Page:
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“No More a Stranger, Nor a Guest, But Like a Child at Home”: Hostility and Hospitality in a “Non-Religious” Pastoral Encounter in Hospice

Wise, Heather

With gratitude for the space-making oxygen she generates for so many as a blooming evergreen, for the tender care with which she as a gardener waters and prunes all her plants, including me, I offer this clinical essay for this festschrift in honor of my beloved advisor and doktormutter, Ann Belford Ulanov. Ann’s focus on applied or depth theology as an “eschatology of presence,” which fosters the God-given integrity and freedom of the person in relation to the divine, sets apart her writing and teaching. Depth theology is “faith” in the psyche, which in turn is “part of the flesh in which the Holy incarnates,” and, as she demonstrates, opens onto faith in God as experienced through the psyche, conscious and unconscious. For theology and psychology today, Ulanov’s work, which employs a “rigor of the heart” that demands heart, soul, strength and mind work together as advised in the shema, opens new vistas to receiving all of ourselves and others, and like Mary, to receiving God among us in the flesh.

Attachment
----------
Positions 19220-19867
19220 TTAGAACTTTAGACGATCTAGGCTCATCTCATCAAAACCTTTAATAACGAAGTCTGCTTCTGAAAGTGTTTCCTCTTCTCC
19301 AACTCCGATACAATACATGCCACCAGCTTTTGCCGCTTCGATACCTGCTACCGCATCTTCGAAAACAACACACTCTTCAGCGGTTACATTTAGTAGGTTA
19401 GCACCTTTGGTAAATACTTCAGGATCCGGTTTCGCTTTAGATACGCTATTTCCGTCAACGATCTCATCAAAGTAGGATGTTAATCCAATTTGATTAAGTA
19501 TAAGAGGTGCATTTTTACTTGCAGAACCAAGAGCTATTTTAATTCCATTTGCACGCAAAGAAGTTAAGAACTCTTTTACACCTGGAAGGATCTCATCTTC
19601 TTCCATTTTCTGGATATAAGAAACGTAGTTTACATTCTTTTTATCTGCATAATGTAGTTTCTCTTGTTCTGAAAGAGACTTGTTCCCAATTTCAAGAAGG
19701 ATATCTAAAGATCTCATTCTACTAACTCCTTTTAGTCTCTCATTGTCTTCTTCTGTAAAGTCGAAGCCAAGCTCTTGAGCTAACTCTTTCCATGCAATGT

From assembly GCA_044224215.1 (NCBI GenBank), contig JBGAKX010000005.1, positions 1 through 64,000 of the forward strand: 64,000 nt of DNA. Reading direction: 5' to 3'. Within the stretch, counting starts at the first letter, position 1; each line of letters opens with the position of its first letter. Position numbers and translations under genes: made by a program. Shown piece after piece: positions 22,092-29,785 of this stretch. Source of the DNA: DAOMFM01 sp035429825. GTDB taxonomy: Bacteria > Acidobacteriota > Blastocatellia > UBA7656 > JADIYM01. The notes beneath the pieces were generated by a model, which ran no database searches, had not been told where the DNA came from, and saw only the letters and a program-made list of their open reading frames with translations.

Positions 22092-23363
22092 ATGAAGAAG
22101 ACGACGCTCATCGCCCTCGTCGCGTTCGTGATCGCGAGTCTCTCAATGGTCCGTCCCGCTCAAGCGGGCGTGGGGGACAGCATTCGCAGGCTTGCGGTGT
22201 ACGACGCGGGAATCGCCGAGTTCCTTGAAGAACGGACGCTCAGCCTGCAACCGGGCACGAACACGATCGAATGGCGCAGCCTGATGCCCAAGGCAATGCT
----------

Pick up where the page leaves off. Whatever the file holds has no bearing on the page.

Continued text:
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Union Seminary Quarterly Review
Publisher
Union Theological Seminary

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Academic Units
Union Theological Seminary
Publisher
Union Theological Seminary
Series
Union Seminary Quarterly Review
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June 23, 2021